The last few years of the housing market have been, in a word, crazy. As you look at the value of your home, which has almost surely increased, you might thinking about selling and buying a new home and what that looks like and when you should get a mortgage lender involved. Additionally, you have probably heard about some of the various myths surrounding credit and are wondering what am I supposed to do with this information? Well, I recently had a discussion with mortgage lender Sara Bos with United Bank of Michigan on the “A Wing and a Plan Podcast” where we discussed both of these things and more. Today’s blog post will be a summary of our conversation.
Where should I start with the mortgage process?
In our conversation, Sara recommended that getting together with a mortgage lender early in the process is very important. Regardless of whether this is first home or fifth home and regardless of whether you are ready to take the plunge into home ownership yet or not! Starting the conversation early can help you get comfortable with what your monthly payment might look like and what you may be able to afford long before you place an offer on a new home. A mortgage lender can also help you understand your credit score and help suggest ways to improve it prior to applying for a mortgage.
While getting preapproval for a loan is most often the first step in buying a home, Sara doesn’t believe that the process absolutely needs to begin there. As I mentioned above, reviewing preliminary numbers with a mortgage lender can be very helpful for understanding where you are at financially and what you can afford. This is a very non-committal way to get started and to get comfortable with the process!
Sara also acknowledged that there is a tremendous amount of information available to us regarding mortgage lending, much of which is erroneous. Talking to a trusted, knowledgeable professional can help you cut through the noise and debunk some of those myths and inaccuracies.
Credit Score Myths
Recently there has been a lot of buzz going around about proposed legislation that would, in theory, make it beneficial to artificially lower your credit score in order to obtain a lower interest rate during the home buying process. Sara is passionate about educating on this issue as this idea is incredibly widespread even amongst other mortgage lenders. However, Sara says that the myth that a lower credit score could in fact get you a better rate is just that, a myth. “There is no scenario in which someone with a lower credit score is going to get a lower interest rate” Sara explained in our conversation. Lowering your credit score doesn’t just affect your ability to get a mortgage but other debt and financial aspects of your life as well which makes this myth such a pernicious one.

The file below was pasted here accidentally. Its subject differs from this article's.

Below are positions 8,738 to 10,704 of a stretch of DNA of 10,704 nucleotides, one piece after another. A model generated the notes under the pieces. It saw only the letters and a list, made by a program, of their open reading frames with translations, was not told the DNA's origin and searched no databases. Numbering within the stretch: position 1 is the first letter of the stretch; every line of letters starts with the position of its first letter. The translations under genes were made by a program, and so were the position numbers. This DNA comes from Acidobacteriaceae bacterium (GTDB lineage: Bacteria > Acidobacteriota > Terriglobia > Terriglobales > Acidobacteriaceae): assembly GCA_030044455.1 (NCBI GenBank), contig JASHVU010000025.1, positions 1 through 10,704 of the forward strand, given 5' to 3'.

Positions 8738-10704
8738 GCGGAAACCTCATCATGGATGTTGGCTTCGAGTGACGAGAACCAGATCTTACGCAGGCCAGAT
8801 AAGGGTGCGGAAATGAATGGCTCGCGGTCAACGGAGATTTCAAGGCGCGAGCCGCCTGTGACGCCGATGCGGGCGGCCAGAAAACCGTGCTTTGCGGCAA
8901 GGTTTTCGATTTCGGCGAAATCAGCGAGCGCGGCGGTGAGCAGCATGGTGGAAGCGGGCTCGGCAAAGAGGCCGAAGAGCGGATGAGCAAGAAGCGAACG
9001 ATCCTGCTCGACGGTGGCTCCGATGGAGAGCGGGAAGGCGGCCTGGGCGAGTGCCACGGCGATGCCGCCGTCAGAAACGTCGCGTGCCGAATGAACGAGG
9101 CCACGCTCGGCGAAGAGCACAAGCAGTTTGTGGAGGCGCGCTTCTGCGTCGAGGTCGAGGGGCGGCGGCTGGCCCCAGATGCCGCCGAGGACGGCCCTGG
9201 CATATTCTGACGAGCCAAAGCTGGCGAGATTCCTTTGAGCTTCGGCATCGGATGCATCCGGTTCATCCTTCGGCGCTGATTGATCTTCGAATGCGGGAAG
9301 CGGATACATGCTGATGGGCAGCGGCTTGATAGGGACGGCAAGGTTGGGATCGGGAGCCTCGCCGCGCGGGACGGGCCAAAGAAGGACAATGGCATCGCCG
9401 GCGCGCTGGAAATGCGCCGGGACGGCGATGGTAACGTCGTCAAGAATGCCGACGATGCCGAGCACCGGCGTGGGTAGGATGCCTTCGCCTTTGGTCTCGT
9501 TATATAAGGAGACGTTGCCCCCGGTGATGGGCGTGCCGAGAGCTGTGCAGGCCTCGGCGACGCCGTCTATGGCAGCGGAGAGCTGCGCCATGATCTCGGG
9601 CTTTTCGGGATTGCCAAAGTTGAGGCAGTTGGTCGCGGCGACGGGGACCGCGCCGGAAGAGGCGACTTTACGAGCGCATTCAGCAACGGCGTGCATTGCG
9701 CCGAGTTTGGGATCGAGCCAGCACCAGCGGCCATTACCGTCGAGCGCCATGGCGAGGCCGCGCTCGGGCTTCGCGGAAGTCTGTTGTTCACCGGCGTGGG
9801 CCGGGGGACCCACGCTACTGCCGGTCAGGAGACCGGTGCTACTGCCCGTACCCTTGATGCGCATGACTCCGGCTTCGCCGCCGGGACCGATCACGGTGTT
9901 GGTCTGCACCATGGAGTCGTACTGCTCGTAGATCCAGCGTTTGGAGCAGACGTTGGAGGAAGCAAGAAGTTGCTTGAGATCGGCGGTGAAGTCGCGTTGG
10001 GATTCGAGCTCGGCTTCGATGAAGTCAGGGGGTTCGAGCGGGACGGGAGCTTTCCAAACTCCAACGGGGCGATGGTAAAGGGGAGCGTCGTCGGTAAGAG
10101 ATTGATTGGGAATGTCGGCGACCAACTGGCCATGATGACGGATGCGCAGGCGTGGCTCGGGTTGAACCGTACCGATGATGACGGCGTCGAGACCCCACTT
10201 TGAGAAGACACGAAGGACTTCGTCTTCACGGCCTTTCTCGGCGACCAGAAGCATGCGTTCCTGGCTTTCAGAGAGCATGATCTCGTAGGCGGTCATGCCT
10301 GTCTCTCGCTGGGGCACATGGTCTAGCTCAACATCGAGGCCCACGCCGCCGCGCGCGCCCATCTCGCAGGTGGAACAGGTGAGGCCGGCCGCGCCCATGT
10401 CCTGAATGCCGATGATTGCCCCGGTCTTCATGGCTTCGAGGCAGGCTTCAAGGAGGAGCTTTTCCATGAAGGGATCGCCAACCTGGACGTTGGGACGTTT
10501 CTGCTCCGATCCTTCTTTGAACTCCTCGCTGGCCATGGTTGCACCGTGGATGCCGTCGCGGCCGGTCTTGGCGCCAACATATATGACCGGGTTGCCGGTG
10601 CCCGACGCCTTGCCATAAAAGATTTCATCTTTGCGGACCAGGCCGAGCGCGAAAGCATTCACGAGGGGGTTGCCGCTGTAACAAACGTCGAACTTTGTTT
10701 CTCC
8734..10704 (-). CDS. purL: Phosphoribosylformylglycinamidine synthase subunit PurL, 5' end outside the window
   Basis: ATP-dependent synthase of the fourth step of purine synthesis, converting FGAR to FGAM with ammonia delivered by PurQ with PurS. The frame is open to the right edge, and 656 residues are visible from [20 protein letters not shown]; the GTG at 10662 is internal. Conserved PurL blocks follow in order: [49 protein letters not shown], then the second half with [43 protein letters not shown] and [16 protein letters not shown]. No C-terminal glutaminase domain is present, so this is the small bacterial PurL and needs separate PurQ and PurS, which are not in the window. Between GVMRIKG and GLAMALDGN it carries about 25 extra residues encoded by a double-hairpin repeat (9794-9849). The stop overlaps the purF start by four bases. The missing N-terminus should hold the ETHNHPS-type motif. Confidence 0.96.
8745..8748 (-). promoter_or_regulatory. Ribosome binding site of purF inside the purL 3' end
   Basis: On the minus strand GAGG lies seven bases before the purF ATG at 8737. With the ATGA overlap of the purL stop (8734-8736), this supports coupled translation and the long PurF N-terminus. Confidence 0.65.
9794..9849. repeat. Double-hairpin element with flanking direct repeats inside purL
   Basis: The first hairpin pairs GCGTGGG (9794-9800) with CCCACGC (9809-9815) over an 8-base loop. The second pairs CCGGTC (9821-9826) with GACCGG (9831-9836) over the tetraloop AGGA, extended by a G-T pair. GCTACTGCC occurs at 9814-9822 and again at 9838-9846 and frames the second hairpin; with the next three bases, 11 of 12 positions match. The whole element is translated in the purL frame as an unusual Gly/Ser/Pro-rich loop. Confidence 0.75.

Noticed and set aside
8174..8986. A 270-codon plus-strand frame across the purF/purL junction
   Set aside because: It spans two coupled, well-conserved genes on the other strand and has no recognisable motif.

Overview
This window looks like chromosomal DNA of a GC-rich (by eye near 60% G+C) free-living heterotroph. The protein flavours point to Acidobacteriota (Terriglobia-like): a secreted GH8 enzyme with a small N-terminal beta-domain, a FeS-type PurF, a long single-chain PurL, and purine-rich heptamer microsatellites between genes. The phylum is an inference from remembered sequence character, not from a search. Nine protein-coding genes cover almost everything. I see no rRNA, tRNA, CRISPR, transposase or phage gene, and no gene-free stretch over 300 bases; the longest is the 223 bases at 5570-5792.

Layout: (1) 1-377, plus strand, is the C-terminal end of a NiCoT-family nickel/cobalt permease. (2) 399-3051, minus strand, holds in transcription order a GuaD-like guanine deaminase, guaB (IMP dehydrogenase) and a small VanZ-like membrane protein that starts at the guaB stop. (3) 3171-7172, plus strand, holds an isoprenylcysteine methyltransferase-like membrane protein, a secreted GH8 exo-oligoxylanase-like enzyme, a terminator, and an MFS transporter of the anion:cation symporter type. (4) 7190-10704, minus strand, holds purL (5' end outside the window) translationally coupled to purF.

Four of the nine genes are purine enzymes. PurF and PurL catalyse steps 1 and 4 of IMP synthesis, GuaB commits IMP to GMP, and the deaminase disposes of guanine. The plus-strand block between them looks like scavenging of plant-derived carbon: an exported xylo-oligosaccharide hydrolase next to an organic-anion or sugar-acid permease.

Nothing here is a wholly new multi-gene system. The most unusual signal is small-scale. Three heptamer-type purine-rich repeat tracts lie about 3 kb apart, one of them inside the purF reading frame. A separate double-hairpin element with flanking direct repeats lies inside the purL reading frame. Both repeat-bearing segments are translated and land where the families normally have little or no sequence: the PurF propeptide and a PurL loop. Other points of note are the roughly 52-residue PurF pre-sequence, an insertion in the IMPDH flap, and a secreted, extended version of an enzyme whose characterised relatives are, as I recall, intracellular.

The truth of what is happening is actually quite different and more complicated. The Federal Housing Finance Agency (FHFA) is working on adjusting the pricing framework for calculating an individual’s interest rate. This is the framework used by mortgage lenders, like Sara, to determine what the interest rate should be on your new mortgage. The framework takes into account a variety of factors including your credit score, down payment, and loan-to-value. This framework has not been reviewed by the FHFA in a long time which is a problem because this framework plays a major role in keeping the mortgage industry healthy.
Where this myth came from, according to Sara, is that in the FHFA’s review of the pricing framework they discovered some areas that needed improvement. Specifically, they see necessary changes that need to be made as it relates to the fees being charged for borrowers with lower credit scores. The idea is to make it more affordable for borrowers with lower credit scores and smaller down payments to buy a home by decreasing some of the fees that go into calculating their interest rate. Sara uses the example of an individual who may have a starting interest rate of 6% with .125% in fees relating to their poor credit and other factors. The reforms taking place would seek to decrease that .125% in fees. The bottom line is that intentionally lowering your credit score is not going to result in a lower interest rate for you!
Thanks again to Sara Bos for joining me on the show! To listen to the full episode, check out the “A Wing and a Plan Podcast” on Spotify, Amazon Music, or iHeartRadio.